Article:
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Clean water, dirty waste
The desal plant has been dumping too much cleaning fluid into sewer lines.
By Craig Pittman, Times Staff Writer
Published March 1, 2008
[Skip O'Rourke | Times (2003)]
The $158-million Tampa Bay Water desalination plant in Apollo Beach, bottom of photo, uses membranes to filter the salt out of seawater taken from Tampa Bay and turn it into drinking water. In the background is the Big Bend Power Station and Tampa Bay.
Over the past four months, Tampa Bay Water's desalination plant has been hit with three notices of violations of its wastewater dumping permit by Hillsborough County officials.
The most recent notice went out this week. Tampa Bay Water officials say they're hard at work to make sure there isn't a fourth violation.
The $158-million plant in Apollo Beach uses membranes to filter the salt out of seawater taken from Tampa Bay and turn it into drinking water.
The problem is, the membranes have to be cleaned periodically. Then the used cleaning solution, full of chloride, sodium and sulfate, is dumped into the sewer line.
To make sure the sewer plant doesn't get overwhelmed, Hillsborough County put a limit on how much of that stuff can be flushed into its sewer line, and how fast.
But in August, November and January, the plant flushed waste down the line that exceeded the gallons-per-minute limits, county officials say. The first time it happened was Aug. 24 and 25. The second was for a month, Nov. 2 through Nov. 28. And the third time was Jan. 29, 30 and 31.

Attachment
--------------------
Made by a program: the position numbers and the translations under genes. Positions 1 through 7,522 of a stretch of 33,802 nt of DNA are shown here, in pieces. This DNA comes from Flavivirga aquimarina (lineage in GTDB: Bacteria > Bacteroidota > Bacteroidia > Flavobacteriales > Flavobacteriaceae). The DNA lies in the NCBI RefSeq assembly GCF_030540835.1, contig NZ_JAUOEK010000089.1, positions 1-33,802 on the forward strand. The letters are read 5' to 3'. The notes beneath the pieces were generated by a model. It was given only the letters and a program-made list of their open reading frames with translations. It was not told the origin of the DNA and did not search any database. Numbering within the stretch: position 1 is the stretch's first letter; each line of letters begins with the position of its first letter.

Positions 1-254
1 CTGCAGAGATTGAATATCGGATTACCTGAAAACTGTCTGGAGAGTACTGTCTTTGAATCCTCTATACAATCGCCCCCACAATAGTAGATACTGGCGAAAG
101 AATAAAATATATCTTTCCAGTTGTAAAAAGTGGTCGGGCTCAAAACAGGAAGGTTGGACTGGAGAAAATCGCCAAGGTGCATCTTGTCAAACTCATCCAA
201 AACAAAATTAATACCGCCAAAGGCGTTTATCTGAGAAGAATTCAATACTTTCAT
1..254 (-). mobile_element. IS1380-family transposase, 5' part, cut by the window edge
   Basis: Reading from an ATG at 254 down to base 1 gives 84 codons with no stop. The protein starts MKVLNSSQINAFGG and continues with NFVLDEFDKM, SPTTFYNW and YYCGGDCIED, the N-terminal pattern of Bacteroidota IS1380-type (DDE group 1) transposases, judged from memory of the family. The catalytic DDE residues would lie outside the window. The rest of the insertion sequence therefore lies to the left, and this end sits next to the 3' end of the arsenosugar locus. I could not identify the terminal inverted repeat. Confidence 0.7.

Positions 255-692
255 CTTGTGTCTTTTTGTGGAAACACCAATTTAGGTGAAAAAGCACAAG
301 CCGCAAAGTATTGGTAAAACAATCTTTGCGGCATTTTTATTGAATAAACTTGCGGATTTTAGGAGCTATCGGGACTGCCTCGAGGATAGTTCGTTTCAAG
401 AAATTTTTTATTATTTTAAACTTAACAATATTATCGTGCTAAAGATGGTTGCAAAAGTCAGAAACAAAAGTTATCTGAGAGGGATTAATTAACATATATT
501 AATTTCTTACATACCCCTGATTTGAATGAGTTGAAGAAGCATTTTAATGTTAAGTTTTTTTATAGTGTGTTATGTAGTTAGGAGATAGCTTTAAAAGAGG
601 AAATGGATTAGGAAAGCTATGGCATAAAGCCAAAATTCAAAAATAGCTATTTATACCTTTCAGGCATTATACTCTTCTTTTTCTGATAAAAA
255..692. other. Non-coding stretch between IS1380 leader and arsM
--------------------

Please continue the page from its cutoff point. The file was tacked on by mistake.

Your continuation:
One of those violations, the one for November, also included a violation for failing to promptly notify Hillsborough officials of the discharge.
The amount of cleaning fluid waste wasn't enough to harm the county's sewer plant, said London Womack of the county's water resources services department. But it was more than the desal plant's permit allowed.
Although the county has threatened to fine the plant, so far it has not done so. Tampa Bay Water operations manager Chuck Carden said the utility's plant operator, American Water Pridesa, is working to fix the problem.
The system that flushes out the cleaning solution is one of the last manually operated systems in the desal plant, which after failing a crucial test in 2003 underwent a lengthy repair process. It finally reopened in January, more than four years late and costing $40-million more than expected.
Carden said all the violations occurred during the repairs, and he blamed operator error and a faulty flow meter for both the discharge problems and the failure to notify Hillsborough County. He said plans are being formulated to switch to an automated system that will be more reliable.
During the switchover, the plant will have to pour the used cleaning solution into tanker trucks and drive its waste to the sewer plant, he said.
The cleaning solution has caused Tampa Bay Water problems before. Four years ago, prior to the repairs, the plant's filters clogged so frequently they needed cleaning more often than expected and with a stronger solution.
When Tampa Bay Water changed and increased the cleaning solution for the membranes, Hillsborough County balked at allowing large quantities of the cleaning solution to be disposed of in its sewer system. So the company that was then operating the plant, Covanta, was forced to store 2-million gallons in tank trucks that remained parked around the site until they could be emptied.